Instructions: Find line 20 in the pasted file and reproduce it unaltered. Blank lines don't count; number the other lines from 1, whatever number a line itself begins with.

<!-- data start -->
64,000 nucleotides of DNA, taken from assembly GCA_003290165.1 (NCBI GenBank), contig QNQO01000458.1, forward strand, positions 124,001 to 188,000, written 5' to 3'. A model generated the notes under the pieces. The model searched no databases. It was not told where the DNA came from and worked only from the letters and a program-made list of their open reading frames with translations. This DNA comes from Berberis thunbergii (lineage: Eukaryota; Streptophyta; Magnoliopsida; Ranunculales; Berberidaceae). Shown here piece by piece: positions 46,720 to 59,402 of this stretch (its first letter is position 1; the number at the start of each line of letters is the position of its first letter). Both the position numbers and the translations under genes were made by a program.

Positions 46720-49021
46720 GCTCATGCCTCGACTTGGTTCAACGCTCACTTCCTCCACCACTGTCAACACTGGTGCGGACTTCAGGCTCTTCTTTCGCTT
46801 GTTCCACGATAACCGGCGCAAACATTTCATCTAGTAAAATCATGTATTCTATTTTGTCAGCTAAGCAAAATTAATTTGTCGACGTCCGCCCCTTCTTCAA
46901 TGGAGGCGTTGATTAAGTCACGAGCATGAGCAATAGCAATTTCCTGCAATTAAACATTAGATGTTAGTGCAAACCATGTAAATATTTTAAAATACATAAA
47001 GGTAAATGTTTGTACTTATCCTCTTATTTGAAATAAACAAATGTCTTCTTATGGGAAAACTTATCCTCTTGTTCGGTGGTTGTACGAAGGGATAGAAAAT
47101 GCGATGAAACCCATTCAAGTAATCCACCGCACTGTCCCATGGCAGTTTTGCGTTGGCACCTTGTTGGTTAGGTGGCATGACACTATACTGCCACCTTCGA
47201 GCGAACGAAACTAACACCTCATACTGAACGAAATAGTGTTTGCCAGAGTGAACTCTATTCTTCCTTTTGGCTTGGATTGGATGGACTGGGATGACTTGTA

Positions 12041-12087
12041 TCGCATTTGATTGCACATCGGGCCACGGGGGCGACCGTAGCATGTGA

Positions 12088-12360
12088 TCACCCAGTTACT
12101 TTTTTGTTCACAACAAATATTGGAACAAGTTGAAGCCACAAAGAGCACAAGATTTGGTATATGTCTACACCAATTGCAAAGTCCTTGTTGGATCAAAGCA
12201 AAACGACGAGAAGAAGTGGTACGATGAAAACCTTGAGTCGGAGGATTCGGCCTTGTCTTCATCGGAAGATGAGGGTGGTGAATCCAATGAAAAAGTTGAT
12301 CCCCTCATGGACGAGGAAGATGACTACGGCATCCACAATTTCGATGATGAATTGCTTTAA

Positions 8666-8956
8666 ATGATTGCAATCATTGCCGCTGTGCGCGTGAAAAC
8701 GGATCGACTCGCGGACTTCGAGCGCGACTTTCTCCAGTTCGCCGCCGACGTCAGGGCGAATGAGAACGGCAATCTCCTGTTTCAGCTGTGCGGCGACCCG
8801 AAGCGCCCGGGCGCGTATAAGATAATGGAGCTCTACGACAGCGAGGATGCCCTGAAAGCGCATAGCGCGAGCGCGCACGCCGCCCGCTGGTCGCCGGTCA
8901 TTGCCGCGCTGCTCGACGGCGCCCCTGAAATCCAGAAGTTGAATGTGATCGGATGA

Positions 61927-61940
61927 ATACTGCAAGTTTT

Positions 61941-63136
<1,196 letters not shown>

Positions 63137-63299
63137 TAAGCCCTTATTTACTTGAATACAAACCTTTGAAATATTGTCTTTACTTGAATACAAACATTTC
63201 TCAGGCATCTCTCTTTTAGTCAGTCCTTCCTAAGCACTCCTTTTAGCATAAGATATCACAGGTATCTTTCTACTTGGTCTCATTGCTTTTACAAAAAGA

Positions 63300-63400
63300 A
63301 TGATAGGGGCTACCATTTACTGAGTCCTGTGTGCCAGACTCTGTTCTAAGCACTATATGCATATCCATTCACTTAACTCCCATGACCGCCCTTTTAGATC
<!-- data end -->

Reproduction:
8901 TTGCCGCGCTGCTCGACGGCGCCCCTGAAATCCAGAAGTTGAATGTGATCGGATGA